This speech was delivered at the Nansen Conference on Climate Change and Displacement on June 7, 2011 in Oslo, Norway.
I would like to very much thank the Norwegian government and people of Norway for inviting me to this Conference and for their continued support to the mandate on the human rights of IDPs. I am also honoured to have assumed the mandate from a distinguished jurist and humanitarian, Professor Walter Kälin, and would like to show my appreciation for his outstanding work.
The Nansen Conference on Climate Change and Displacement in the 21st Century is an occasion to mark and commemorate the genius of Nansen’s remarkable humanitarian contribution to the cause of those in need of international protection. At the time of Nansen’s involvement in the 1920s, international law protected individuals as nationals of states, and as foreign nationals or aliens lawfully admitted by third states. The protection of minorities within states as a special category of nationals had just emerged in the peace treaties concluded after the First World War in 1918-1919. Nansen’s innovation lay in the recognition in international law of the protection of refugees as a special category of persons in need of international protection on the basis of having lost the protection of their state of origin.
In the 21st Century the parameters circumscribing those in need of international protection have expanded beyond refugees. Nansen was not to know that his innovative approach to international protection would apply to internally displaced persons as well, i.e., those who would not cross an international boundary but would paradoxically be a special category of protection within their own states. An early precursor to that development lay in the constitution of the International Refugee Organisation in 1946, which had inclusively referred to ‘displaced persons’. As Richard Plender later explained, it was then not thought that, on grounds of sovereignty, the basis of the jurisdiction to act in international law would also include internally displaced persons.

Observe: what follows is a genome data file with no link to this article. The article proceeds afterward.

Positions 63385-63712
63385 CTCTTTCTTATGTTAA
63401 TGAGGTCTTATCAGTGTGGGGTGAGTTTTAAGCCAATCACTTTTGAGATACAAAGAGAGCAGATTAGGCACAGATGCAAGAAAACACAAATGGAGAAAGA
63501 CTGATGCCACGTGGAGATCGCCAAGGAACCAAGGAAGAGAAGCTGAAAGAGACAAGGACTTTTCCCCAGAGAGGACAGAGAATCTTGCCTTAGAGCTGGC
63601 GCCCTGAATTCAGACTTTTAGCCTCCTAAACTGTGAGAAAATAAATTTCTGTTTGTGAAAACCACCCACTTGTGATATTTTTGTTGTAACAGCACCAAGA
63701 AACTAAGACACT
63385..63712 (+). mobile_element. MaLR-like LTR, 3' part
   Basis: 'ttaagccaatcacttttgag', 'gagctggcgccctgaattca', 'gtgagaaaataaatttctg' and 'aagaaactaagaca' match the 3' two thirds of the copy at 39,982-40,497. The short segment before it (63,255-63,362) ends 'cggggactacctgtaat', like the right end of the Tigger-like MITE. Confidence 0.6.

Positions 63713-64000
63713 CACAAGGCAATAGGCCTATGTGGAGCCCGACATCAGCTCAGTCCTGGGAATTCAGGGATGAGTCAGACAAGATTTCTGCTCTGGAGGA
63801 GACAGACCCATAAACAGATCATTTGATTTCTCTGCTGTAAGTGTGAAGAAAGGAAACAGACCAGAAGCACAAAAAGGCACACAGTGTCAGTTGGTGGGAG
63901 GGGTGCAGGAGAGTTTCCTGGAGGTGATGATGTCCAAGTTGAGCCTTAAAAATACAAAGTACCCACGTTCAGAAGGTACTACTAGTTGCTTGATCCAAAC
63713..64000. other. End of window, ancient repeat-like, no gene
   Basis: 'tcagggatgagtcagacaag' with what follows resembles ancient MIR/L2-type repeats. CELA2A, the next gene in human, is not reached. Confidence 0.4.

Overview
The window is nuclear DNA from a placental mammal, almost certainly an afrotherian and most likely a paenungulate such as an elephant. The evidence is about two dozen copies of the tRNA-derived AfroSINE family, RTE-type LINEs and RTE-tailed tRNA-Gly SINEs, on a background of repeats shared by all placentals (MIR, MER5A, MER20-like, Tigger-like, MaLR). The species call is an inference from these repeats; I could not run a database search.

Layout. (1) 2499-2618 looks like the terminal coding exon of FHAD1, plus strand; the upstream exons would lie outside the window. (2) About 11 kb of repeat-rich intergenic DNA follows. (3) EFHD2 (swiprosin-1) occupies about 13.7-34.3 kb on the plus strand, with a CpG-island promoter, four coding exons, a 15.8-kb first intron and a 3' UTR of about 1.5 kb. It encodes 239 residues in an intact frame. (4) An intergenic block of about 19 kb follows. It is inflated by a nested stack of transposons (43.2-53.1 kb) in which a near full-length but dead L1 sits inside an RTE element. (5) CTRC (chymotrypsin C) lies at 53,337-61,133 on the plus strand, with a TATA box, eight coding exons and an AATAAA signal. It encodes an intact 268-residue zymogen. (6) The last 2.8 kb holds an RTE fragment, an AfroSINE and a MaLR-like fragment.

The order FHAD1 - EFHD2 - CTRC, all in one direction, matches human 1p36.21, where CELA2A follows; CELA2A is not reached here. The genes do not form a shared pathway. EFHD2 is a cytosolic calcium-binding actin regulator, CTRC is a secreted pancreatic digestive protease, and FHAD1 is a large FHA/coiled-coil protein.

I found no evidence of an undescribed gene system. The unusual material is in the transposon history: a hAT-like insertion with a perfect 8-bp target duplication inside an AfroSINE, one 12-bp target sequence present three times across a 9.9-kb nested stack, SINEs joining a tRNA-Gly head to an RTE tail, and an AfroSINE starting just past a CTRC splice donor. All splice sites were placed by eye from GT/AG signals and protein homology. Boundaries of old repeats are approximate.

But developments in international human rights law since 1945 placed sovereignty squarely within the framework of responsibility for the international protection of human rights by states. In relation to protection and assistance to internally displaced persons, sovereignty as responsibility was the cornerstone of the evolution of protection and assistance in the 1990s as envisioned by Francis Deng. With Walter Kälin’s guidance, this vision crystallized into the Guiding Principles on Internal Displacement in 1998, under which national authorities have the primary duty and responsibility to provide protection and humanitarian assistance to internally displaced persons within their jurisdiction (Guiding Principle 2(1), AU Convention Article 5(1). Such primary responsibility descends directly from international human rights law.
The Guiding Principles therefore reflect important areas of existing international human rights law, international humanitarian law, and international refugee law by analogy. Walter Kälin gave further impetus to the Guiding Principles as a basis for dialogue with states in dealing with internal displacement, and as a tool for durable solutions to internally displaced persons.